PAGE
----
And yet in recent years, the Times increased its dividend—only to cut it sharply (but not eliminate it). One of the reasons, of course, is that there are a few generations of Sulzbergers who depend on the Times Co.'s dividends to support themselves in comfort. So there are times when family control can influence corporate policies in ways that are not always optimal.
On the whole, however, in this climate, companies are frequently off under family control than under the control of highly indebted private equity types.
Texas: How likely is it that the Cubs would be sold by the Tribune Company and for how much? Based on past interest, do you have any ideas as which parties would be interested buyers of the franchise?
Daniel Gross: Interesting questions. So, a year ago, it was common to hear people say that the Cubs could go for $1 billion, which is a lot of money. And of course, there's more to the Cubs (in terms of what Tribune owns) than the team. I believe they might have owned the stadium, as well as all or part of WGN, the tv station that carries the cubs' games.
Lots of names have been floated. Mark Cuban, owner of the Dallas Mavericks, various Chicago-based financiers. But pretty much all the names floated have seen their net worths hacked significantly in the past year. I'd say it's likely to be a consortium rather than a single individual.
Dunn Loring, Va.: You and others commenting on the Tribune's failure have focused on Sam Zell's incompetent management, but since most newspapers are slumping, aren't there other factors (such as the lack of objective reporting) that greatly contribute to the overall decline?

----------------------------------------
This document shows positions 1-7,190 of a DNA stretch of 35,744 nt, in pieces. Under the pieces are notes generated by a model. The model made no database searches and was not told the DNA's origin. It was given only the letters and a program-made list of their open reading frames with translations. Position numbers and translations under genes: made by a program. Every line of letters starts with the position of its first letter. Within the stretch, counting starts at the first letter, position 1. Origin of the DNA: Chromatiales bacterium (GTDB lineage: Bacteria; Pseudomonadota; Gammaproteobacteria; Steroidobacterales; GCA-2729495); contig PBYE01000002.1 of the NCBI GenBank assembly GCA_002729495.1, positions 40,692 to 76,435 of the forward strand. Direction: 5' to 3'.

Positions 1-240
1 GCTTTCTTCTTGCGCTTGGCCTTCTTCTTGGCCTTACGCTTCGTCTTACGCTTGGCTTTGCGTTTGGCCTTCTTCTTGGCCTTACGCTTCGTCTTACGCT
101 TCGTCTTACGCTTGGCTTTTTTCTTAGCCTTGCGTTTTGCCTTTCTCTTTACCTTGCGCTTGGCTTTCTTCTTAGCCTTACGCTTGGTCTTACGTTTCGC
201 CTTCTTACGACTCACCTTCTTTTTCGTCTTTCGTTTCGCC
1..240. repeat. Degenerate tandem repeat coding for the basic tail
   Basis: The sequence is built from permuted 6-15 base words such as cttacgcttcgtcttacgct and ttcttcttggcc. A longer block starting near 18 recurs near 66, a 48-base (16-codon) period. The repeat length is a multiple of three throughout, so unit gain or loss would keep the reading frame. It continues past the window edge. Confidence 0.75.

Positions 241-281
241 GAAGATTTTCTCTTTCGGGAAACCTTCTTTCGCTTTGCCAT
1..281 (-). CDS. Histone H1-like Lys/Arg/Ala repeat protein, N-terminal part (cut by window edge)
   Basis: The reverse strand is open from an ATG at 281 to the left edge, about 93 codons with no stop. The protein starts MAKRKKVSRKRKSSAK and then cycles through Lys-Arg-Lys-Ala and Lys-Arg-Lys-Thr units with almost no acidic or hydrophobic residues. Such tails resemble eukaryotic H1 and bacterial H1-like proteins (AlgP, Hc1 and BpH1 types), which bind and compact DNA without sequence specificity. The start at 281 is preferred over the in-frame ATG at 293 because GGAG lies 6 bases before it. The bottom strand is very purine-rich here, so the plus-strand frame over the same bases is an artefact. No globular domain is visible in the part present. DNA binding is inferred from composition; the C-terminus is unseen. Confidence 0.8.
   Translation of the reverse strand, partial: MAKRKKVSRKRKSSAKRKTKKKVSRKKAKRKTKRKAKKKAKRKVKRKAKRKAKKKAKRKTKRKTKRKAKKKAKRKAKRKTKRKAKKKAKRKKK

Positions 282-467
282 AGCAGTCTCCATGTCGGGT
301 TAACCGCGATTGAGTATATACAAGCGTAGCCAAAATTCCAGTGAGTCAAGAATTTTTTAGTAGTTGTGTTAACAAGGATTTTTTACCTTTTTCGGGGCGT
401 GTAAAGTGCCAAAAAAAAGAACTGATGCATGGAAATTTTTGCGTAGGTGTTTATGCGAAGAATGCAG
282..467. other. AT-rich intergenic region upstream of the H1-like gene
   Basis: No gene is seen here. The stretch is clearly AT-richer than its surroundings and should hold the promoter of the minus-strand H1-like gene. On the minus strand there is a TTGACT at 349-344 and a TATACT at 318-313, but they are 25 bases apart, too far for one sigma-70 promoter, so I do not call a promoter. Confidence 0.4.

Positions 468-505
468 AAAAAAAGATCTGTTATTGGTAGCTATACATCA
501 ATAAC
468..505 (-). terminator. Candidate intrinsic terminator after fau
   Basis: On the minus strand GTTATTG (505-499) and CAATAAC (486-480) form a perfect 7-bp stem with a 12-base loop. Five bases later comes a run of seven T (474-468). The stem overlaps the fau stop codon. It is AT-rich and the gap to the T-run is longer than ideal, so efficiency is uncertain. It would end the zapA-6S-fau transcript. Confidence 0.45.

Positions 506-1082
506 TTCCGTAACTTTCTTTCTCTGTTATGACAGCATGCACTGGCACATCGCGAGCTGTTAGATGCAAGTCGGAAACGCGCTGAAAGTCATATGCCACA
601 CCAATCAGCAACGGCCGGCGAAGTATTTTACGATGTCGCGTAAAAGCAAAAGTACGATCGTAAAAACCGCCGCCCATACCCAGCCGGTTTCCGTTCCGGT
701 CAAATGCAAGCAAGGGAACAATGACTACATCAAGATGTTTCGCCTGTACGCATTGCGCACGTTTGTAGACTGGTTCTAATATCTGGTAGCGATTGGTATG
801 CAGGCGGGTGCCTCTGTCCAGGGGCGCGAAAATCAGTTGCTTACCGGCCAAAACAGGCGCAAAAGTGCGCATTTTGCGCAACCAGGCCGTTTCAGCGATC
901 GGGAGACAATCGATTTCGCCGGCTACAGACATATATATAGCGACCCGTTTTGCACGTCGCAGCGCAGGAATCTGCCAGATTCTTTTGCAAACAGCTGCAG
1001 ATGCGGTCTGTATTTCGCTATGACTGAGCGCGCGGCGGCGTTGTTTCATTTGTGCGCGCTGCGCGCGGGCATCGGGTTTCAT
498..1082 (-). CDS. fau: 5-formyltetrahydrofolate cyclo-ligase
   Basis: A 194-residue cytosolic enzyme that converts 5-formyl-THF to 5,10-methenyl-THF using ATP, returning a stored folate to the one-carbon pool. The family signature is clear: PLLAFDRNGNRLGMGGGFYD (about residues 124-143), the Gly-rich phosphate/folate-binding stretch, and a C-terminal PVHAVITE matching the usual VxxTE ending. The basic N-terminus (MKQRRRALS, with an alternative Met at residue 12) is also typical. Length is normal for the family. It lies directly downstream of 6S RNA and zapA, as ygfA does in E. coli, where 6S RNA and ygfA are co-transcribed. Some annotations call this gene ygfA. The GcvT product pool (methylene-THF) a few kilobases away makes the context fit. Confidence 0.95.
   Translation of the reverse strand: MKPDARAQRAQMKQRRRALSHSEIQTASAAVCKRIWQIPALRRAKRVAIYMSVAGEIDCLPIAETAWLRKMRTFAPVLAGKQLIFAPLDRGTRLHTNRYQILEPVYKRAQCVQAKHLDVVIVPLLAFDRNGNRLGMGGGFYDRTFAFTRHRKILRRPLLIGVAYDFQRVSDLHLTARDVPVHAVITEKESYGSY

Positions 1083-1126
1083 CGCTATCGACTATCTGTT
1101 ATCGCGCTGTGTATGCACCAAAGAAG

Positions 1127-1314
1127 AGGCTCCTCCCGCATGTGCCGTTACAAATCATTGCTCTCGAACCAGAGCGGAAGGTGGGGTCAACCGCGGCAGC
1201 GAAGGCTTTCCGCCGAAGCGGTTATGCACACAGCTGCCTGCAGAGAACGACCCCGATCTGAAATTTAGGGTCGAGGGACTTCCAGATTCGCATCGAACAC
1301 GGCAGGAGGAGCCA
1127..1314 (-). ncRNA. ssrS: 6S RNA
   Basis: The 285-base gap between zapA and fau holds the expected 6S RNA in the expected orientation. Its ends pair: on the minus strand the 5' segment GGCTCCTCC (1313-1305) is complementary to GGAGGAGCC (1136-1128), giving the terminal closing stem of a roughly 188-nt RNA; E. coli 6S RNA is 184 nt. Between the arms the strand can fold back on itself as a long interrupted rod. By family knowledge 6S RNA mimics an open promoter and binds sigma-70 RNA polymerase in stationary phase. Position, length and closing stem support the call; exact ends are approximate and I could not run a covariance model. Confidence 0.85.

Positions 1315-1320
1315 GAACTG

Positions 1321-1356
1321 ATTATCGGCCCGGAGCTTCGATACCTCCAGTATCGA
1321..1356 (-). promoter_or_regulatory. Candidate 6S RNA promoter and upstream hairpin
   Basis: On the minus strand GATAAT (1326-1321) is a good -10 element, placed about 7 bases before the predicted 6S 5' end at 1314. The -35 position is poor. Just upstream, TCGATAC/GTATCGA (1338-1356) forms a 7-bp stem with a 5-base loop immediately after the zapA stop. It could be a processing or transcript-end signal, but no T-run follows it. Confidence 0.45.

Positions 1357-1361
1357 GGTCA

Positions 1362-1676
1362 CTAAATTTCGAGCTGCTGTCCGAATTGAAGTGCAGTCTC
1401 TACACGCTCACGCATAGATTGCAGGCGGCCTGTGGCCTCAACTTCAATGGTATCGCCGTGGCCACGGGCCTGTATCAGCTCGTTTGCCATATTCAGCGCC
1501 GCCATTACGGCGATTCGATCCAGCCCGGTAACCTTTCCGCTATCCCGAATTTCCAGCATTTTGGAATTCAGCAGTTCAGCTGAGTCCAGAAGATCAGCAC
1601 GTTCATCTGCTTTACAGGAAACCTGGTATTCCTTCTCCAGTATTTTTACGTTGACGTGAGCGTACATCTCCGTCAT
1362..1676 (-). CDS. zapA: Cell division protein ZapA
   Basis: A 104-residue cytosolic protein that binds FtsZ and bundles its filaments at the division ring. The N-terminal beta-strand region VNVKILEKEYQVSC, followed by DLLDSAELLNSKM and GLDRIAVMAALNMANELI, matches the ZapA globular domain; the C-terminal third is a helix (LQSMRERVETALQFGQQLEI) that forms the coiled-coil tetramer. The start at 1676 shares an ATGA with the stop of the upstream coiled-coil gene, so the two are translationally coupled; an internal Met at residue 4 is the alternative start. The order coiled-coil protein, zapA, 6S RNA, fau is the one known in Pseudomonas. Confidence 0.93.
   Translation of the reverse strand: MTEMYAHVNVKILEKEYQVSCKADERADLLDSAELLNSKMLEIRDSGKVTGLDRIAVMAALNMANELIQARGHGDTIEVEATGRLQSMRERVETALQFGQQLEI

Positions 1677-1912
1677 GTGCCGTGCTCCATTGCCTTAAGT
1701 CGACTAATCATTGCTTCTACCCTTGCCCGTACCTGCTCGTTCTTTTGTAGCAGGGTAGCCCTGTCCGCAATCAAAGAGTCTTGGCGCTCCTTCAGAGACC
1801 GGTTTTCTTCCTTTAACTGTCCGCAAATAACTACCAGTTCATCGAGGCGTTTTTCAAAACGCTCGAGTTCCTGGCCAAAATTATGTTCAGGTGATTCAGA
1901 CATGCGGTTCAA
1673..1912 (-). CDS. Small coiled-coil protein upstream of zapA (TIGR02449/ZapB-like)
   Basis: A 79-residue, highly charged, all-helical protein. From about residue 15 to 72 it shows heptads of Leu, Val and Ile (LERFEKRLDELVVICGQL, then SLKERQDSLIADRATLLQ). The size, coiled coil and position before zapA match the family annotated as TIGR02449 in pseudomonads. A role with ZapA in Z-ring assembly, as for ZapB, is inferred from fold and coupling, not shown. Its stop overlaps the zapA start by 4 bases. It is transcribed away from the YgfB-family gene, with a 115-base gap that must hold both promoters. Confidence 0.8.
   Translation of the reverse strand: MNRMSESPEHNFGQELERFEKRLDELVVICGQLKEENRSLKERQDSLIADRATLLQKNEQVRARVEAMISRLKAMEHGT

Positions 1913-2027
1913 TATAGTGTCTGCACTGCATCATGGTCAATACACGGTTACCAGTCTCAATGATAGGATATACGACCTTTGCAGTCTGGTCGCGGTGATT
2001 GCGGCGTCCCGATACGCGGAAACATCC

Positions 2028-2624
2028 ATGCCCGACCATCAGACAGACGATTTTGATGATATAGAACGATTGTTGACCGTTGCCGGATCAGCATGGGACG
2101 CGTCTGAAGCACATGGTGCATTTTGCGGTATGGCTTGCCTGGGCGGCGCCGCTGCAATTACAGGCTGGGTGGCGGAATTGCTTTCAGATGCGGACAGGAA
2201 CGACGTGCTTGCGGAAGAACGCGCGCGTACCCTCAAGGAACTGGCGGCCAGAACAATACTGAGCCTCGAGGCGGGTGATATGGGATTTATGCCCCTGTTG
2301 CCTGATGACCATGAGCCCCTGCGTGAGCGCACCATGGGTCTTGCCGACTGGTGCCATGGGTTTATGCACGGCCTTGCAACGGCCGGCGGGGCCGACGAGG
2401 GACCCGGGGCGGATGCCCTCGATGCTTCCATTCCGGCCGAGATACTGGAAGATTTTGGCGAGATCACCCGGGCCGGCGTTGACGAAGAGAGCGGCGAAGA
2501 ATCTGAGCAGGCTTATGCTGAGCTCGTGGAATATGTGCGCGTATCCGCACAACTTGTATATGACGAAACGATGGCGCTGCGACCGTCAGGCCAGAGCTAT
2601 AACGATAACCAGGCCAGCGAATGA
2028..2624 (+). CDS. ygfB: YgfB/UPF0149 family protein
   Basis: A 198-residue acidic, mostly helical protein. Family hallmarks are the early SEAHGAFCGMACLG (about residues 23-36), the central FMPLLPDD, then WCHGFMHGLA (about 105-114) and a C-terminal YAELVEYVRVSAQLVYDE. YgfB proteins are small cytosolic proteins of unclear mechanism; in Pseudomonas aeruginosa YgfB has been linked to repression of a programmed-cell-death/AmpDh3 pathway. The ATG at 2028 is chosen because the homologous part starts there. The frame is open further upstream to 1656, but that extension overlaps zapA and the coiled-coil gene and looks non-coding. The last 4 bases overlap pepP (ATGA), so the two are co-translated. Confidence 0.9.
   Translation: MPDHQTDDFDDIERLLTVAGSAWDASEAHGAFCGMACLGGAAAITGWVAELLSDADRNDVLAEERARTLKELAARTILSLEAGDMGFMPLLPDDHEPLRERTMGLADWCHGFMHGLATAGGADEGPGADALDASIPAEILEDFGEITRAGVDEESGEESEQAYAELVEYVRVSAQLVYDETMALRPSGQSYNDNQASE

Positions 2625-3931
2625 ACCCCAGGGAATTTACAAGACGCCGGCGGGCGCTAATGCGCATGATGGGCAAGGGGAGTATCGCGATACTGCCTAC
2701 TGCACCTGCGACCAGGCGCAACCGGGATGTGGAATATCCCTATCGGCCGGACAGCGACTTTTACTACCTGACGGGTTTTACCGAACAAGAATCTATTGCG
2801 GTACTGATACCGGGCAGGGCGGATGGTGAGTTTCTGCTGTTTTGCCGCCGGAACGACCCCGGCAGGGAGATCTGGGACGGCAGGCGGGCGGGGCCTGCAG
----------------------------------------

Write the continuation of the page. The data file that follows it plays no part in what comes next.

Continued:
Daniel Gross: Newspapers' decline stems from two factors. One is secular (i.e. it's a long-term trend)—and that is that advertising dollars, resources, and eyeballs are moving away from printed newspapers to tv, online, mobile, etc. Also, classified ads, which were a big moneymaker for newspapers, have basically gone to Craigslist.
The second factor is more cyclical—namely the recession, and the fact that advertising always shrinks during recessions across the board. Virtually every form of media is finding reduced advertising spending.
Philadelphia: There was a sense of some that a few years ago, a partisan political operator with little newspaper experience got a group of investors to buy the Philadelphia Inquirer and Philadelphia Daily News at an overvalued price. These company is declining in value, I am not sure how readership is (they proclaimed in an ad that it is up). So I wonder: Do you have any sense on what the future may hold for the Philadelphia dailies?
Daniel Gross: Hi Philly—I don't know much about the situation with the Inquirer and Daily News. But it's quite similar to that of the Tribune—a leveraged play by non newspaper people.
Baltimore: So Sam Zell has ruined a huge media company, but he managed to put up only $315 million out of his many billions to do it. Yes, it was rapacious and unconscionable, but if you have to do something rapacious and unconscionable, at least he picked a smart way to do it.
Now I hope that maybe my hometown paper, the Baltimore Sun, can fall under local ownership and not be the piece of trash it's become.
Daniel Gross: "only $315 million"? Even for Zell, that's real money.
re: future ownership. That's the big question. Will the papers be sold off individually or in groups? Will someone come in and try to run the whole company. We don't have any answers yet.
Reston, Va.: There is a Web site which lists Tribune's acquisitions from 1924 forward. You can look at the acquisitions year by year.
Eventually you get to 2007, and there it is: Zell buys Tribune. And whoosh, only one year passes and the whole enterprise files for bankruptcy.